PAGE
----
L.A. Guns guitarist Tracii Guns once explained to me the process of what his band attempted to do with every song they wrote. “We called it ‘Hook City,’ one hook after another,” he said. “You don’t write a verse, a pre-chorus and a chorus. You write a short verse, then a chorus and then a bigger chorus. That was what we always went for.” On their latest album, “Boombox,” FOZZY found ‘Hook City.’
Chris Jericho once said “If Metallica and Journey had a bastard child, it would be FOZZY.” While there is certainly some truth to that with the band drawing on a variety of influences over its more than two decades in existence, the band has evolved into a modern metal sound that is distinctly its own. “Boombox,” comes out May 6 via Sony, and FOZZY has released three singles for the album to this point in “Nowhere To Run,” “Sane,” and “I Still Burn.” Now, anyone reading this review might call bullsh*t. How is a writer from a website bearing the name of Chris Jericho going to give “Boombox” a non-biased review? Well, I’m a damn professional — that’s how. I also had never been much of a FOZZY fan and really didn’t delve into the band’s catalog until after the “Judas” album was released in 2017. That being said, “Boombox” is the most complete record FOZZY has ever done.
The album starts off with “Sane,” a tune that goes back and forth between rip-roaring bombast and catchy melody. One thing FOZZY needs to be commended for is that their choruses are almost never a one-part deal. It’s become a trademark in most of their songs. There’s what most people would consider the general chorus, and then there’s usually a second part or bookend to it. “Sane” is a great example of FOZZY doing this — instead of simply doing one catchy hook, they stack them. “Hook City,” indeed. “I Still Burn” is the latest single and another anthemic rocker with a gigantic chorus, a big hook in the bridge and an absolute blinder of a Rich Ward guitar solo.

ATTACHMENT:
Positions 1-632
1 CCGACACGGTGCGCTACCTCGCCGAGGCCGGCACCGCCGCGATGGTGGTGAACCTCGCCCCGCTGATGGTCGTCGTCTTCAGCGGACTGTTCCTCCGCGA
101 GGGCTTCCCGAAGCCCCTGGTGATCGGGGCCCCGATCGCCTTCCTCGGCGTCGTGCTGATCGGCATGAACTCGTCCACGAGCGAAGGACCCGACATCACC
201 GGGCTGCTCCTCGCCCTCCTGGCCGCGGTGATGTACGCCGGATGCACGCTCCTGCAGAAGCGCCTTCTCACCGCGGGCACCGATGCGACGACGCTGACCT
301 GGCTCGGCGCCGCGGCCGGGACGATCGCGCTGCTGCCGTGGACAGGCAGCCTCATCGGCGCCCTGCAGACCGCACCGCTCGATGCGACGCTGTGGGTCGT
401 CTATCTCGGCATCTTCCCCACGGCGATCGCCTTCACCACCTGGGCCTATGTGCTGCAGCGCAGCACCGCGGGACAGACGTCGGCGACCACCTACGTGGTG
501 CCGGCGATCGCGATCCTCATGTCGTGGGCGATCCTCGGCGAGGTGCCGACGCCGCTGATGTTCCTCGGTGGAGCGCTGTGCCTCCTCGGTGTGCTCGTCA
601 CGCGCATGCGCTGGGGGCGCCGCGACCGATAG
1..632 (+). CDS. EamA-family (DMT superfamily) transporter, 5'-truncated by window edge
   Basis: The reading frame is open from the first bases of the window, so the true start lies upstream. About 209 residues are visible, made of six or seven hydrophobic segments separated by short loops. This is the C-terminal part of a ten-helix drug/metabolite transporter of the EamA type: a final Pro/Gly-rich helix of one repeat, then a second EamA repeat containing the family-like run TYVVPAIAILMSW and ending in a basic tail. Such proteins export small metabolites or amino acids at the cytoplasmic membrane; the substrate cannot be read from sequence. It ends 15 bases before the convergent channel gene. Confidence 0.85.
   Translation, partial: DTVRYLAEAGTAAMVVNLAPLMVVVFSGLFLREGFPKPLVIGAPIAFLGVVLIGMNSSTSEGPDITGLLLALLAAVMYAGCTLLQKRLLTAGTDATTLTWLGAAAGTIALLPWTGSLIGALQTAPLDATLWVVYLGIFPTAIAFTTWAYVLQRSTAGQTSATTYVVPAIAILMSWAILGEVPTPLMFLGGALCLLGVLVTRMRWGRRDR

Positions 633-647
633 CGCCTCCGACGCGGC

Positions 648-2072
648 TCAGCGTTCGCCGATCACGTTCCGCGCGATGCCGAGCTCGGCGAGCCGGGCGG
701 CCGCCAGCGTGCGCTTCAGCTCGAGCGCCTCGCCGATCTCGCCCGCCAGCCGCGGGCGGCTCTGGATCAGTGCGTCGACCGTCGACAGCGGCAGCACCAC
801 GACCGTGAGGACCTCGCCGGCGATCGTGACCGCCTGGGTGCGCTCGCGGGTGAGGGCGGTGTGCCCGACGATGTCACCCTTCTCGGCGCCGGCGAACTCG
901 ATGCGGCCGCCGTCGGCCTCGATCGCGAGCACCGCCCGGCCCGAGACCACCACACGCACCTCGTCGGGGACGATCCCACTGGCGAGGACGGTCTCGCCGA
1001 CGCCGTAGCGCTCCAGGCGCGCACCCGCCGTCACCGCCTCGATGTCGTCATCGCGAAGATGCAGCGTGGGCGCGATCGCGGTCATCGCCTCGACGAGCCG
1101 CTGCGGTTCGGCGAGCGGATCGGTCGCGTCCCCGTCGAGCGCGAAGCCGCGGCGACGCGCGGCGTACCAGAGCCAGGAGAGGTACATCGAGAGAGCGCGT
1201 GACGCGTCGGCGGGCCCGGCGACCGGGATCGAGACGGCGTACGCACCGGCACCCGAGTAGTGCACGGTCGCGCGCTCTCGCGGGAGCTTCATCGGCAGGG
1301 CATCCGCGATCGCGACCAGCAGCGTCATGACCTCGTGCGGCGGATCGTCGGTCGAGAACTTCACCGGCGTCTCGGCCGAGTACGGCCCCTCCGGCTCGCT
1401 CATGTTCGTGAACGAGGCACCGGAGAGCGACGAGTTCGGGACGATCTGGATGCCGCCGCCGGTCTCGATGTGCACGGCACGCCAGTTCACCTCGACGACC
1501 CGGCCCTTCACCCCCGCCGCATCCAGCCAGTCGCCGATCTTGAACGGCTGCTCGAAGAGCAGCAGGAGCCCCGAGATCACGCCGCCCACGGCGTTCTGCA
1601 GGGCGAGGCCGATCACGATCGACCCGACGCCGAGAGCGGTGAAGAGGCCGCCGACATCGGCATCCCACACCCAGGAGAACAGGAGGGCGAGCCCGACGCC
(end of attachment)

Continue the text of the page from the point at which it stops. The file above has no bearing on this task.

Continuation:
The gem of this album is “Purifier,” which features a ham-fisted main riff and perhaps the catchiest chorus (two parts again) in the FOZZY canon. Ward provides another brief but ripping solo for the strongest song on “Boombox” and hopefully single/video No. 4. “Army of One” is an inspiring and catchy modern rock power ballad that provides a nice change of pace. FOZZY also tackles the Frankie Goes To Hollywood hit, “Relax,” which has already been going over gangbusters live — a cool, heavied up version of an ’80s pop classic. On first listen, “Ugly on the Inside” seems kind of juvenile with the “U-G-L-Y, you ain’t got no alibi” chorus line, but it’s infectious after more spins, and the creepy, Ozzy Osbourne vibe pervades.
Previously-released single, “Nowhere to Run,” might be the most paint-by-numbers FOZZY track on “Boombox” and is a solid rock song that already fits nicely in the live set. “My Great Wall” is another hard-hitting, catchy modern rock tune, and “What Hell Is Like” and “Omen” sound a little like Ozzy meets Ministry. Album closer “The Worst Is Yet To Come” ends the record on a high note and is basically a bonus for an album that likely won most fans over about 7 songs ago.
In terms of production, “Boombox” is the slickest FOZZY record to date. There’s slightly more of an industrial feel to the proceedings especially in the guitar work, and sonically there are plenty of vocal stacks, keyboard/programmed parts, hard-hitting beats and a grooving low end. FOZZY has consistently and doggedly built its fanbase in the tried-and-true, time-tested method of putting out albums and putting in the work at venues around the globe. “Boombox” is sure to please the FOZZY fanbase. It’s a safe bet it will add a few followers to the legion, too.
To preorder “Boombox,” click here.
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